“I’m a movie fan actually, before books. I see every movie that comes out, so having this thing that I actually pictured in my head, come to life on the big screen is easily the highlight of my career,” he told Variety Monday at the New York premiere of “The Maze Runner,” held at the SVA Theatre and presented by Teen Vogue. “ I always picture things cinematically in my head, and then try to translate into the written word. That’s just how I work. It felt pretty natural for it to come back into a movie.”
In point of fact, Dashner said he drew on both television shows and movies during the writing of the book, as well as the blueprint for all stories involving children fighting for survival on an island.
“’Lord of the Flies,’ I think that influence is pretty obvious to people,” he said. “The maze at the end of ‘The Shining,’ I saw that as a kid. Scared for life. It stuck with me. The TV show ‘Lost,’ I was watching that show while I was writing it, you can see its influence.”
The story of “The Maze Runner” is of a boy named Thomas, who wakes up with amnesia on a mysterious tropical island called the Glade. The only way out is to negotiate his way through the titular maze, a feat that none of the other castaways have previously completed, owing to the presence of the cybernetic spider mutants that patrol said labyrinth. Obviously, nailing the look and feel of the maze is key to making the film work, and Dashner said that was the first piece of concept art that director Wes Ball showed him.
“Probably, more than anything else, it matched my vision: The stone and the ivy and the archaic, ancient look to it. It’s how I imagined it, it’s how I tried to explain it,” he said, “And I knew from then, ‘OK, you got my book.'”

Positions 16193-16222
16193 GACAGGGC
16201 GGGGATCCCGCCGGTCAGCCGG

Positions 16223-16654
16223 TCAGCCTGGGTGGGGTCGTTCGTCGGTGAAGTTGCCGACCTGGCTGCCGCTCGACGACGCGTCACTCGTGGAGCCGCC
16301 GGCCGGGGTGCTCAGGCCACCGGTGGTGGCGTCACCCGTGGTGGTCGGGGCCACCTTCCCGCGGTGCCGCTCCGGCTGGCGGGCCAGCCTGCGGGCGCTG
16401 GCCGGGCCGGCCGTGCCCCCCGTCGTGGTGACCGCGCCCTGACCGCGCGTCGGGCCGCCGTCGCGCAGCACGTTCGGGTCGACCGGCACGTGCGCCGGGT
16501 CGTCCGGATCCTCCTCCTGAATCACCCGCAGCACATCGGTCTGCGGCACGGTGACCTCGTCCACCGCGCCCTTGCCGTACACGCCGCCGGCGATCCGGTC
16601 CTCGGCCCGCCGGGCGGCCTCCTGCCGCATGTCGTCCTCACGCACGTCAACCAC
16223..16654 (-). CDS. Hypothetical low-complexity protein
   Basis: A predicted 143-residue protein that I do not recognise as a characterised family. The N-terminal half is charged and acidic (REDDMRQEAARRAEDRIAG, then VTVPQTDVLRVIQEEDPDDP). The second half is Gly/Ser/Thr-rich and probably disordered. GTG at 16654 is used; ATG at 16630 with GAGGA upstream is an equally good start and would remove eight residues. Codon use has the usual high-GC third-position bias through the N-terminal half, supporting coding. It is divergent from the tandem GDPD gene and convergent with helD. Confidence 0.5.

The film’s cast is composed of mostly younger actors with more television experience than film, with the exception of Patricia Clarkson, who plays Chancellor Ave Paige, head of the organization responsible for the maze and the spiders and all the carnage, and who is set to play a larger role in the sequels.
“I was sent the script in the usual way, I read it and thought, ‘This is quite beautiful and bold and exhilarating,’ and I love my character. There’s not much to do in the first installment, but she takes us through the rest,” Clarkson told Variety. Just don’t call her a villain. Well, you can, but she won’t, as she clarified before hustling inside for the opening reception. “Well, I think that’s left to you decide!”
Fans of genre fiction, especially fan of movies based on popular young adult novels, often have very strong opinions about who should embody their favorite characters on screen, and little modesty about sharing said opinions. Fortunately for star Dylan O’ Brien, best known for his role on MTV’s “Teen Wolf,” the internet approved of his casting. (And two fans snuck into the press section of the red carpet to reiterate their approval, and in the process almost got elbowed by at least one veteran entertainment journalist.)
“I learned about the book auditioning for the project, and then I was getting in tune with the fanbase through Twitter. At first, some of my ‘Teen Wolf’ fans were also ‘Maze Runner’ book fans, so they were all really excited and typing to me that they’re excited I got cast,” he said. “There was never anything negative around me, it was always positive from the fans.”
The actual maze is not quite as massive as it looks on screen, but it’s not completely a product of CGI either. “It’s like an empty warehouse, but the cool thing about the movie that I think people might not expect is how much we had to actually interact with, despite how large it is with visual effects, we did always have a world to be in and an environment to be in, and the visual effects just enhanced everything,” O’Brien said.
Having an actual space to interact with was, for the most part, helpful for O’Brien and his co-stars, but one early scene where he runs into the maze and almost gets crushed by closing doors was almost a bit too realistic for the star.
“Doing the doors thing freaked me out a little. But I was fine. I was just trying to get it over with,” he said. “I can definitely be a little claustrophobic, if I think about it.”